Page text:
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NCJ Number: 157367 Add to Shopping cart Find in a Library
Title: Bringing Booze Back In: The Relationship Between Alcohol and Homicide
Author(s): R N Parker
Date Published: 1992
Page Count: 33
Sponsoring Agency: Prevention Research Ctr
Berkeley, CA 94704
US Dept of Health and Human Services
Rockville, MD 20892-9304
Grant Number: T32-AA07240; AA-06282
Sale Source: Prevention Research Ctr
2532 Durant Avenue
Berkeley, CA 94704
United States of America
Type: Research (Applied/Empirical)
Language: English
Country: United States of America
Annotation: This paper presents a state level cross-sectional empirical analysis of the relationship between alcohol and homicide from the theoretical perspectives of economic deprivation, subculture of violence, deterrence through capital punishment, and routine activity/life style theory.
Abstract: Using structural equation models, five types of homicide rates are examined. The impact of poverty on homicide was enhanced in combination with above average rates of alcohol consumption, particularly for robbery and other felony murder rates. The social control hypothesis, which predicted that the combination of capital punishment and strictly regulated alcohol beverage systems would be correlated with lower homicide rates, was supported in three of the five types of homicide included in the analysis, one of which was robbery homicide. Alcohol consumption alone had direct effects on two of three types of primary homicide analyzed here. Despite controls for consumption of alcohol and other major causal factors, the black poverty ratio was a significant predictor of all three types of primary homicide rates. 6 figures, 1 table, 1 appendix, and 70 references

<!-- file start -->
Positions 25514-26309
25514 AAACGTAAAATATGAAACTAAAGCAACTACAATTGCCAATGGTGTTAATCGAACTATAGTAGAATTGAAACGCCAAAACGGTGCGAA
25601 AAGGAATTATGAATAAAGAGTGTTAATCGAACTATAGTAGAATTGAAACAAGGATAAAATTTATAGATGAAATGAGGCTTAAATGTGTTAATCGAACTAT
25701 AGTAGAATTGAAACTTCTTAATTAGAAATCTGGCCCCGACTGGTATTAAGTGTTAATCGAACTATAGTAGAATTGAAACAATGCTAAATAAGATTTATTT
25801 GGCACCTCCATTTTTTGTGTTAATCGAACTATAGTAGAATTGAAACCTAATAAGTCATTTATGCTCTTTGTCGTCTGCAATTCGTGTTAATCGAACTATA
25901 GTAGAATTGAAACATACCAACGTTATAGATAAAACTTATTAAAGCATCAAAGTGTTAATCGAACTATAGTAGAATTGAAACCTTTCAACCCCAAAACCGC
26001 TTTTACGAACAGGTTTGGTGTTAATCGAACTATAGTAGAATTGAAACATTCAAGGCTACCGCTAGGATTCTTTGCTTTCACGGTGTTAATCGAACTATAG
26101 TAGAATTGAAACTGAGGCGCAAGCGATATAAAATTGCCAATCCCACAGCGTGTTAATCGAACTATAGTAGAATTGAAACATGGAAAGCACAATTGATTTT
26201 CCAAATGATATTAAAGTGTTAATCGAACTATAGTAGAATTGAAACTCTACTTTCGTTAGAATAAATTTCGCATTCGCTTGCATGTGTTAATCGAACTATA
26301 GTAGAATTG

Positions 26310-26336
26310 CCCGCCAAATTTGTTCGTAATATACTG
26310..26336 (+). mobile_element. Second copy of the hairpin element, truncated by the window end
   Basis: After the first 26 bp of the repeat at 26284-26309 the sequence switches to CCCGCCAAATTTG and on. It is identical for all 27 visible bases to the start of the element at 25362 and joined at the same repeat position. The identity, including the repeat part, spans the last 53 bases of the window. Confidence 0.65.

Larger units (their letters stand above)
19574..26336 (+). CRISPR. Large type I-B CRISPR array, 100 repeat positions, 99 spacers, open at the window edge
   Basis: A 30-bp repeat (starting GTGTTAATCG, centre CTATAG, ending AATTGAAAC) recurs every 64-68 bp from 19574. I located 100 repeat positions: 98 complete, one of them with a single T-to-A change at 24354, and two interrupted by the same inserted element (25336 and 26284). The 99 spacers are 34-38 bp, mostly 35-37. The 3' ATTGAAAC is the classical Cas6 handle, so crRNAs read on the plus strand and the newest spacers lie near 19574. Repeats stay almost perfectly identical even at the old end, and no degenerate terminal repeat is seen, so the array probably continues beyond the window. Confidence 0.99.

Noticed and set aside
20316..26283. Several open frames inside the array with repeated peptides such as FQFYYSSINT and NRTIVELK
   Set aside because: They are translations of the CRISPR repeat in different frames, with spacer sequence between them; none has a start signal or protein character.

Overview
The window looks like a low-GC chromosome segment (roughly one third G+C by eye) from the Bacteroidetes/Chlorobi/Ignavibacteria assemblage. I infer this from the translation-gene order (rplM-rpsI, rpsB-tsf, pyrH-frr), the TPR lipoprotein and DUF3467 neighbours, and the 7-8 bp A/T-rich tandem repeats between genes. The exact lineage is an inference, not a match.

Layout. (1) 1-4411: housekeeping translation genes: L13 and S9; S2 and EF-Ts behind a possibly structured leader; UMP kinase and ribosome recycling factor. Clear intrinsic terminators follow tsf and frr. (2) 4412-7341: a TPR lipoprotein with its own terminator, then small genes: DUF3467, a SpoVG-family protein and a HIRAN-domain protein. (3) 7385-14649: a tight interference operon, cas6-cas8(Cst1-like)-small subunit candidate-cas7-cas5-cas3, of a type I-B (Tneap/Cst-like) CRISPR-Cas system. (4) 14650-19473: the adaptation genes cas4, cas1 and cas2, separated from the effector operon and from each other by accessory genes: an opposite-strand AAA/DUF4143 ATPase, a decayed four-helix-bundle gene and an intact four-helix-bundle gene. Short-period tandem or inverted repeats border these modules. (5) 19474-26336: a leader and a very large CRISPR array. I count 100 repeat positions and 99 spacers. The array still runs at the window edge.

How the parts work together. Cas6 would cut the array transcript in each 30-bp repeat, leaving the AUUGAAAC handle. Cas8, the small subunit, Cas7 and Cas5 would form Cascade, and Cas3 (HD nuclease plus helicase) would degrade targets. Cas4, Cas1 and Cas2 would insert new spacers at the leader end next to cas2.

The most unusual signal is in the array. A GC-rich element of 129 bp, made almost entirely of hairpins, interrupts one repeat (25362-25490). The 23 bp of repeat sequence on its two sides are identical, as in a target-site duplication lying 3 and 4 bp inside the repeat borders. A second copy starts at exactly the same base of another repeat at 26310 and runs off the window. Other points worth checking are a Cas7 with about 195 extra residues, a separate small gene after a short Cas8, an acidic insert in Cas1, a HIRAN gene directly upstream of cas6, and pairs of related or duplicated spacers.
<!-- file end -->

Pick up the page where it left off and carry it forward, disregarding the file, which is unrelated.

Main Term(s): Drug Related Crime
Index Term(s): Alcohol-crime relationship; Alcohol-Related Offenses; Capital punishment; Deterrence; Economic analysis of crime; Homicide causes
Note: DCC
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